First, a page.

Should You Consider Crowdsourcing Your Security Testing?

crowdsourced testing

Crowdsourcing has become popular in recent years as sites such as Kickstarter and GoFundMe have taken off and fueled huge promotions like the one for the Pebble smartwatch. A 2015 report from Massolution estimated that the global crowdsourcing market grew an astounding 167 percent in 2014, topping $16 million raised. More growth is expected throughout this year: The final haul for 2015 could maintain the neighborhood of $34 million.

Everyone knows that crowdsourcing is a possible option for raising money for projects like new product development, but can it be leveraged for security testing, too? And software for bugs has only become more important as mobile platforms have broadened, businesses have transitioned to cloud-based software and dangers have become improved. Crowdsourcing provides strength in quantities within a challenging environment.

How Crowdsourcing Could End up being One Component of a Broader Test Management Approach

For security testing purposes, the crowdsourcing approach may be known as the bug resources program. Many organisations, from Pinterest to United Airlines, have instituted such initiatives to leverage the help of the white hat community while freeing up coming back their own testers to tackle other issues.

Pinterest, for instance, has offered $200 for each and every bug uncovered in its applications and submitted to Bugcrowd. The security lead has validated this software as a response to "bandwidth constraints" among his team, and this individual is hardly alone in tapping the wisdom of the (security) crowd to stay ahead of makes use of.

"The problem is that the good guys - the white hats - are outnumbered, and even more and more vulnerabilities are showing every day, " discussed Erin Richey of CenturyLink in an article for Forbes. "Stepping in to help keep the serenity are bug bounty programs, which in turn are being bolstered by the cloud. "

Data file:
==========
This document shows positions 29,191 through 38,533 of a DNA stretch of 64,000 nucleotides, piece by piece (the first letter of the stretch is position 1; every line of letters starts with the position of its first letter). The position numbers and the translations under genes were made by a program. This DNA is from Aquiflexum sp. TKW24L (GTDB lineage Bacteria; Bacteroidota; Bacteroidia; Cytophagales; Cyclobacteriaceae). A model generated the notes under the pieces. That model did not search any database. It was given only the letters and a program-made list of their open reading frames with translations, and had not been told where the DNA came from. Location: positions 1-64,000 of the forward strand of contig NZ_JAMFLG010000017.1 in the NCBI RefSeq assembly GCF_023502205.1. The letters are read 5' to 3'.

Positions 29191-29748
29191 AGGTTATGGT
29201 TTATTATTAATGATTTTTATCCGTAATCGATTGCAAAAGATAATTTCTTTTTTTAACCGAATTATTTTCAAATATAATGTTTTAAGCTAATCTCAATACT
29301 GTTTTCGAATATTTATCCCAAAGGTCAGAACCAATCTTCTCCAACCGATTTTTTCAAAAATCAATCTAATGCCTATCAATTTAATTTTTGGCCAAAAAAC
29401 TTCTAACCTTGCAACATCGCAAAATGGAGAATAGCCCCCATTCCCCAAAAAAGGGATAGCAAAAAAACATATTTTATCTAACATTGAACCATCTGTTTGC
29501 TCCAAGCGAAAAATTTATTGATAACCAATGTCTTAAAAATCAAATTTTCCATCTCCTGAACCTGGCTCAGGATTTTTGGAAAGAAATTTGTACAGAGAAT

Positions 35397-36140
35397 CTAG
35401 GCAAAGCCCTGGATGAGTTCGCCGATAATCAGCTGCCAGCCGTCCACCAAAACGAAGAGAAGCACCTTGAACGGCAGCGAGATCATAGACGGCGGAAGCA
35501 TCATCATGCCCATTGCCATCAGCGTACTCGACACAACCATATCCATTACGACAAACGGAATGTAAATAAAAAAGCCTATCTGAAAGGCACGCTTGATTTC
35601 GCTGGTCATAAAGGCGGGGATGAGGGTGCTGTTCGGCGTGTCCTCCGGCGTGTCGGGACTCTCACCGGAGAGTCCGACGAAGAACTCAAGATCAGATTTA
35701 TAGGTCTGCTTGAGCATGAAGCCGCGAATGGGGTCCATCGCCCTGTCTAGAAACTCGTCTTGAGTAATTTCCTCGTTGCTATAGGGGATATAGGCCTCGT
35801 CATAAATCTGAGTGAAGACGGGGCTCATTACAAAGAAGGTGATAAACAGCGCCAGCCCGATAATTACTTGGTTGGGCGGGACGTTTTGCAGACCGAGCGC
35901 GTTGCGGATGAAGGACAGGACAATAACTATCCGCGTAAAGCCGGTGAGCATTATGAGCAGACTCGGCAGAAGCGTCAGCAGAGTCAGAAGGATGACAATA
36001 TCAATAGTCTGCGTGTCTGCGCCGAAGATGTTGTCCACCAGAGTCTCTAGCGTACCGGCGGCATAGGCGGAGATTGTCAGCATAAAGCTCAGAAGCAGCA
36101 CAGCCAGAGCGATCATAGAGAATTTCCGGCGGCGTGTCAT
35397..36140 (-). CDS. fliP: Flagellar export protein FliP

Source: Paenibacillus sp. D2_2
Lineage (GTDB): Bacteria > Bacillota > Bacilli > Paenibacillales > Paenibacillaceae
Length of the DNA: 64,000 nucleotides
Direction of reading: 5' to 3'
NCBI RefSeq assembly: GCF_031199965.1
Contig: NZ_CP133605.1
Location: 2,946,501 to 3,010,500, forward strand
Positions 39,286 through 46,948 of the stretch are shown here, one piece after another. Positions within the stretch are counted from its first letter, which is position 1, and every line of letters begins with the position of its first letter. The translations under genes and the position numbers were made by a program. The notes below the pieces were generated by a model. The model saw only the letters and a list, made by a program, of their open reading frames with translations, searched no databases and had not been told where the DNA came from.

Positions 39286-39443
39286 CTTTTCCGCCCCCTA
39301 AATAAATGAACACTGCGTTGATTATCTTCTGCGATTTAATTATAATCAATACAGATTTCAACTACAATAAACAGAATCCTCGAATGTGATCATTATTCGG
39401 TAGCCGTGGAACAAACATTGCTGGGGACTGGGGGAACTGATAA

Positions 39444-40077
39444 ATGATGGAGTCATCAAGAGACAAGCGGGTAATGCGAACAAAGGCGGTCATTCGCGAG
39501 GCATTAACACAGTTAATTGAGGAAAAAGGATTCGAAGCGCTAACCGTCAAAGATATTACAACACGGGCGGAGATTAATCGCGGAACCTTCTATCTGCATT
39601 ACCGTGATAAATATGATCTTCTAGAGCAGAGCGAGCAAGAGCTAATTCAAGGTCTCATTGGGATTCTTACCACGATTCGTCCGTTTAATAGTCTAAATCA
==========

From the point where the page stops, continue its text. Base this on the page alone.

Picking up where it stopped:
Other offers proposed by bug bounty programs have included free routes from United Airlines for finding faults within it is apps, websites and service portals. And, as Richey noted, cloud-based communication and collaboration tools have made crowdsourced security testing as a whole increasingly possible.

Enterprises often take sensible methods to software testing made for their unique organizational structures, software and requirements. Crowdsourcing could complement businesses which may have only a few employees and/or remote control workers.

At the same time, companies will also look to utilize organization test management software to streamline their security assessment across numerous projects. Furthermore, test management tools permit the higher level of effort and JIRA integration that organizations now expect as they build modern software testing environments.

Be ready to put your test results into action. By incorporating feedback into your development stream early and often, you can reduce the time between releases. Your process should enable developers to make small adjustments as they go.

Analyse and triage the feedback that you receive to use it more effectively. While full-service crowd testing companies moderate the results, your team should also triage in-house to ensure you identify the most important issues impacting your users.

Crowdsourced Testing:

A large factor in assured product quality is how comprehensively it is tested before going to production. But increasing testing coverage traditionally requires scaling out your QA team, or devoting more resources to automation. Crowdsourced testing provides a more flexible, cost-effective means of increasing testing bandwidth.

Crowdsourcing is especially well-suited for increasing web and mobile browser coverage, as functional and regression tests can be run across multiple browsers simultaneously. For websites and applications with a large number of pages – such as ConsumerAffairs, who must confirm that thousands of pages are functioning correctly across multiple browsers – crowdsourced testing allows for much faster testing than an in-house team can achieve.

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